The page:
When your dog bites

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Dogs bite. All dogs bite. There is no such thing as a dog who "would never bite". That would be like saying "this person would never punch". If cornered and threatened, any person will lash out. We're all capable of aggression and that's not a bad thing - it's an evolutionary skill and an important one.

When your dog is the aggressor, it can be very scary and upsetting. It's generally equally as traumatic to the people AND the dog. Do everything you can to stay calm. Getting worked up and punishing your dog simply adds fuel to the fire and increases the likelihood of another (worse) bite. 

  • First things first, separate the dog from the victim safely. 
    • use caution when doing this - recognise that your dog is likely very stressed and a redirected bite to you is a common occurrence
    • keep your dog away from the victim - do not let them interact again. Period. No apologies, no punishment/scolding, nothing. 
    • place your dog in another room, behind a gate, in a crate, as long as they are safe and away from the victim. 
    • do NOT allow anyone to pet your dog - they are likely still in an overly aroused state and at high risk to bite.
  • Immediately check the victim for damage.
    • administer first aid if you are qualified and if it is required.
    • not trained in Pet First Aid & CPR? Get trained!
  • Exchange information with the victim.
    • if the victim leaves and you are unable to get their info, there is little you can do, other than to pass on your contact info to anyone who knows them. This is a goodwill gesture and shows that you are taking responsibility for your dog's behaviour. 
    • take pictures of the damage if you are permitted by the victim - this is good to have on file for when you address the behaviour concern with your Veterinarian or Trainer. 
  • Go into immediate management mode with your dog; they are going to be in a heightened state for a few days.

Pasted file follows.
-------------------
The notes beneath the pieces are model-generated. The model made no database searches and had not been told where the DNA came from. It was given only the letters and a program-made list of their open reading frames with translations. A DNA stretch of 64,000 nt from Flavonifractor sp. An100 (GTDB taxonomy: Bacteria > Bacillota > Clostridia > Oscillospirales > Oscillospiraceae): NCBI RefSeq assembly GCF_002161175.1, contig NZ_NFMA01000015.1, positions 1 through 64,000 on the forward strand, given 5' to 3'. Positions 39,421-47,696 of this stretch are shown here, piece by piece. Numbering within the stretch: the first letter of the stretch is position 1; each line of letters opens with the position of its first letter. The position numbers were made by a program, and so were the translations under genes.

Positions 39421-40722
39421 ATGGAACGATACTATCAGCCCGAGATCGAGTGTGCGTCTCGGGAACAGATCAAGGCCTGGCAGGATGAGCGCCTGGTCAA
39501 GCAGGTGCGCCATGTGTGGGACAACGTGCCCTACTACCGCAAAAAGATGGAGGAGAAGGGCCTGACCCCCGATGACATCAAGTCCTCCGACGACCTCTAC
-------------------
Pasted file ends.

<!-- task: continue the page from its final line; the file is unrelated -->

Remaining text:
• if your dog bit a visitor in your home, send them home and call it a day, or prevent all access (visual or otherwise) between them and the dog for the foreseeable future (3+ days at least).
    • if your dog bit a household member, prevent all access (visual or otherwise) between them and the dog for a few days and get in touch with your Trainer immediately for next steps to manage the household safely. 
    • if your dog bit a member of the public or someone in their home, take your dog home to decompress. Do not allow them any contact with other dogs or people en route.
  • The bite may be reported to Animal Control and/or Public Health (if a human was bitten)
    • gather your dog's veterinary paperwork; proof of a Rabies vaccine will be required.
    • Animal Control and/or Public Health will generally call or visit within 3 days to verify that your dog is not showing signs of Rabies and you will be required to keep your dog quarantined in your home for 10 days. This may mean no walks and no parks, no contact with the public. If you do not have a yard or grass patch for potty breaks and you must walk your dog, they may require that your dog wears a muzzle for the allowed short potty breaks. Muzzle-training is key here! 
    • note the case number and caseworker for follow up.
    • Follow the direction of Animal Control and/or Public Health.